5 Easy Ways to Keep Your Work from Ending Up in an Agent’s Trash

By on May 12, 2016

Getting published is hard. All writers, however novice or experienced they are will be well aware of this. Of course, if you have no luck trying to get your novel published by approaching publishing houses yourself, there is always the option of trying to find an agent who will represent your work.

Due to the overwhelming number of manuscripts submitted to them, many publishing houses choose to only receive those that come via an agent. The agent acts as a filter. They are professionals who only accept work if they believe they can get a publishing house to accept it - otherwise they won’t make any money themselves.

Publishers can rest assured that professional agents will only send them work they believe is of high quality, and will be of interest and relevance to them. They build good relationships with editors who trust that if they receive a manuscript from that particular agent, it’s because it’s worth reading.

However, because of this, agents are almost as difficult to secure as getting published by a publishing house directly. Agents usually work on a percentage basis, so will take their cut of your book sales when it goes to print. Having an agent may mean less money for you, but the likelihood of seeing your work on the shelves is greatly increased if you do manage to find one.

The unfortunate statistic is that 96% of authors who submit their work to agents are rejected by them. While, as ever, you have to have writing talent in order for an agent to even consider you, there are also some common issues that see many potentially great authors rejected. Here are some of them:

Not following the submission guidelines

This is a basic, yet hugely common mistake. Failure to adhere to an agents submission guidelines means your work may not even be read. If an agent requires a query letter, write one. If they ask your manuscript to be formatted in a certain way, make sure you do it. If they only want the first three chapters, don’t send the whole book - no matter how good you think it is.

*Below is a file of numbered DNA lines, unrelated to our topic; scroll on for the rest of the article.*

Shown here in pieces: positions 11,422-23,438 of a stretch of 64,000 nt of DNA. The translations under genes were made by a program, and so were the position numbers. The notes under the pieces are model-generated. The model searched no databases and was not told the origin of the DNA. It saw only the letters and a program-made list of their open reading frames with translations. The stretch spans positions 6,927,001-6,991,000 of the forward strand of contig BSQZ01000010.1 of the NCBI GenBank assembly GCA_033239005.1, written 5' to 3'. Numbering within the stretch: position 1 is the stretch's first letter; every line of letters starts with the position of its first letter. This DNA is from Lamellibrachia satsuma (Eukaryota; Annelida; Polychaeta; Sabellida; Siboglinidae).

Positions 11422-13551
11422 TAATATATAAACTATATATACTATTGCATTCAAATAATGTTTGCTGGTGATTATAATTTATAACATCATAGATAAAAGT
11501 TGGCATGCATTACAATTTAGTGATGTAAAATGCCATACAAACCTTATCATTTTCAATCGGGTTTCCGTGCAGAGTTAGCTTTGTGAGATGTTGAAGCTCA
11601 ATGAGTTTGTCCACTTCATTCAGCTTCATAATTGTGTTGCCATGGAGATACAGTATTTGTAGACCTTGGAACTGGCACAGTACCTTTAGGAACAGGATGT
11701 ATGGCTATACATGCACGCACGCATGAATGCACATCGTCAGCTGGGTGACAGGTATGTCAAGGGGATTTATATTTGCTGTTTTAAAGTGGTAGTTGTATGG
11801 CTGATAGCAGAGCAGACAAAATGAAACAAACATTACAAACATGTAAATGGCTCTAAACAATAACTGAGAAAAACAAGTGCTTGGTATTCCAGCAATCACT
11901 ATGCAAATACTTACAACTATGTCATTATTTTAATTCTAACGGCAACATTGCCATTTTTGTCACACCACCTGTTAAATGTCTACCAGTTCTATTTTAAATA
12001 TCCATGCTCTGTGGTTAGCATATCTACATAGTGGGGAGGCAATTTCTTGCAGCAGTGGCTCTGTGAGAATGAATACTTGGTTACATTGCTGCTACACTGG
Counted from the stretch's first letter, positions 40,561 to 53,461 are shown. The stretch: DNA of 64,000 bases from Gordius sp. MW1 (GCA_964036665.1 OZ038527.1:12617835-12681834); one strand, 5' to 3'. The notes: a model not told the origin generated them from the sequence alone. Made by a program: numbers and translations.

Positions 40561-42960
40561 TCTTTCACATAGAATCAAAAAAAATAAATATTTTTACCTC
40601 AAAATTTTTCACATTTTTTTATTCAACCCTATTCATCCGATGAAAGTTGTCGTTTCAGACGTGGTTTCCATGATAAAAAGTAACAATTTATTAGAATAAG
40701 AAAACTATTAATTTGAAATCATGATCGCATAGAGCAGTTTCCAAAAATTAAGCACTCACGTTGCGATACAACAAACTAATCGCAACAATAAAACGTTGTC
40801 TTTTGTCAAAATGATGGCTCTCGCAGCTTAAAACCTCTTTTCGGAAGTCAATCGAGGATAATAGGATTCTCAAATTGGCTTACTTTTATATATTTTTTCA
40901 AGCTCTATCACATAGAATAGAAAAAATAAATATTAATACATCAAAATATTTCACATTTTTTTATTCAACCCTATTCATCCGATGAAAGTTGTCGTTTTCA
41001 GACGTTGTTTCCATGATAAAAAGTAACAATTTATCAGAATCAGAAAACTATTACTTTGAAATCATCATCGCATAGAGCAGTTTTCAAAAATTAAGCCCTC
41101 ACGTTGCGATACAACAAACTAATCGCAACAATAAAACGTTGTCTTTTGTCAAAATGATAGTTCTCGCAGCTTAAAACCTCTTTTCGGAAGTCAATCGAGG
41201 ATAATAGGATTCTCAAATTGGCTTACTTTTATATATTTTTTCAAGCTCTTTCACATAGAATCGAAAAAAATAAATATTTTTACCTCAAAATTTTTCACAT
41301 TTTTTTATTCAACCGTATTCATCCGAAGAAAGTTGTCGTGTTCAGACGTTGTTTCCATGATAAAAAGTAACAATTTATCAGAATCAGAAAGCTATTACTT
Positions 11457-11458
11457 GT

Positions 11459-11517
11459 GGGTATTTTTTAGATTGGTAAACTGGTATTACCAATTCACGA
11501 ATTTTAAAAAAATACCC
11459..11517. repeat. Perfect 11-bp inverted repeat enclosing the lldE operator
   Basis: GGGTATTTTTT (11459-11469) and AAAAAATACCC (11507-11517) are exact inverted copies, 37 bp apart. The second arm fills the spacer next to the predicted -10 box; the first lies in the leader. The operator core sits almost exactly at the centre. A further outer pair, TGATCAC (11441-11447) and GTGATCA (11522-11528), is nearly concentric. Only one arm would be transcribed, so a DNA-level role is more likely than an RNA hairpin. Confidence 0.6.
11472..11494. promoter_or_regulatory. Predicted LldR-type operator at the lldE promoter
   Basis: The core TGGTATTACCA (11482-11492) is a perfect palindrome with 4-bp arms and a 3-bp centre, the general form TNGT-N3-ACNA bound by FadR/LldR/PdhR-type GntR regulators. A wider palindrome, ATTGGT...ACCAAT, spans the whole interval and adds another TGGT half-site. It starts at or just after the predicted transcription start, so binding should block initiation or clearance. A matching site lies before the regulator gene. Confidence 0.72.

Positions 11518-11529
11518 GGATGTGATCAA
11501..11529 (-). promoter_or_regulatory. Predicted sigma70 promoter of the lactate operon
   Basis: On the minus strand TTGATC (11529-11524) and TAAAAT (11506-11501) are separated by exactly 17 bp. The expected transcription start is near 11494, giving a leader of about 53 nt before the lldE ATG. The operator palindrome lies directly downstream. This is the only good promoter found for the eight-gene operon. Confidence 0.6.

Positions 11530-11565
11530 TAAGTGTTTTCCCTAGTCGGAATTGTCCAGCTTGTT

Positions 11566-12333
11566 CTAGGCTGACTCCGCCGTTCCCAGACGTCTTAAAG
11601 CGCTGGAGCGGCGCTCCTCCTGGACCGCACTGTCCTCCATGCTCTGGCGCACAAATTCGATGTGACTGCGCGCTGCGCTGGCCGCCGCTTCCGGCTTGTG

Having confidence in your work is great, but as a new author don’t think that you are above the requirements that an agent has set out, even if you don’t agree with them. Read the submission guidelines in detail and make sure that you have checked absolutely everything is in order before you contact them. Don’t assume all agents have the same guidelines. If you don’t bother to research and follow each set of guidelines exactly, you are simply setting yourself up for failure.

Bad query letters

A query letter is usually the first route you go down to make contact with your potential agent. Writing a good query letter takes time and skill. You need to provide all the information an agent needs to make an initial decision, but you also need to pay attention to the word count, and, of course, grab their attention and make it interesting to them.

Don’t brag about how great your book is, show them by telling them what your story is about - if it’s good, they’ll know.

Don’t write out every single thing that happens, summarise the story, and include all the main points of action, but keep it succinct. If you start rambling they’ll lose interest and with it the belief that your book is any good.

At the end of your letter include some details about you, but only ones that are relevant to your book. If you have any notable qualifications or writing awards, mention them, if not, try to sell yourself as an author. Finish off with why you believe your novel would be a great fit for that particular agent.

Your spelling and grammar is poor

Your wouldn’t apply for a job without paying close attention to your spelling and grammar would you? Well writing a letter to an agent is just the same. Be professional, not colloquial. Don’t abbreviate, and make sure you have triple checked your grammar, punctuation and spelling.

If you can, hire a professional to read over your letter and any chapters you are submitting for an extra set of eyes to ensure everything is in order.

Saying too much

Agents aren’t looking for a sales pitch. Nor do they need to know your thoughts about marketing, sales, or book cover design . If you are too pushy this will be a red flag to an agent. Publishers make these kinds of decisions - it's their job, so you simply need to leave it to the professionals.

The good news is that there are a huge number of agents in the business you can submit your work to. Patience, persistence and perseverance are all key. You might have to develop a thick skin, but by following these tips you give yourself the best chance of an agent taking you on.

Bethany Cadman -author of 'Doctor Vanilla's Sunflowers'

Bethany Cadman -author of 'Doctor Vanilla's Sunflowers'

About Ty Cohen

Leave a Reply

Your email address will not be published. Required fields are marked *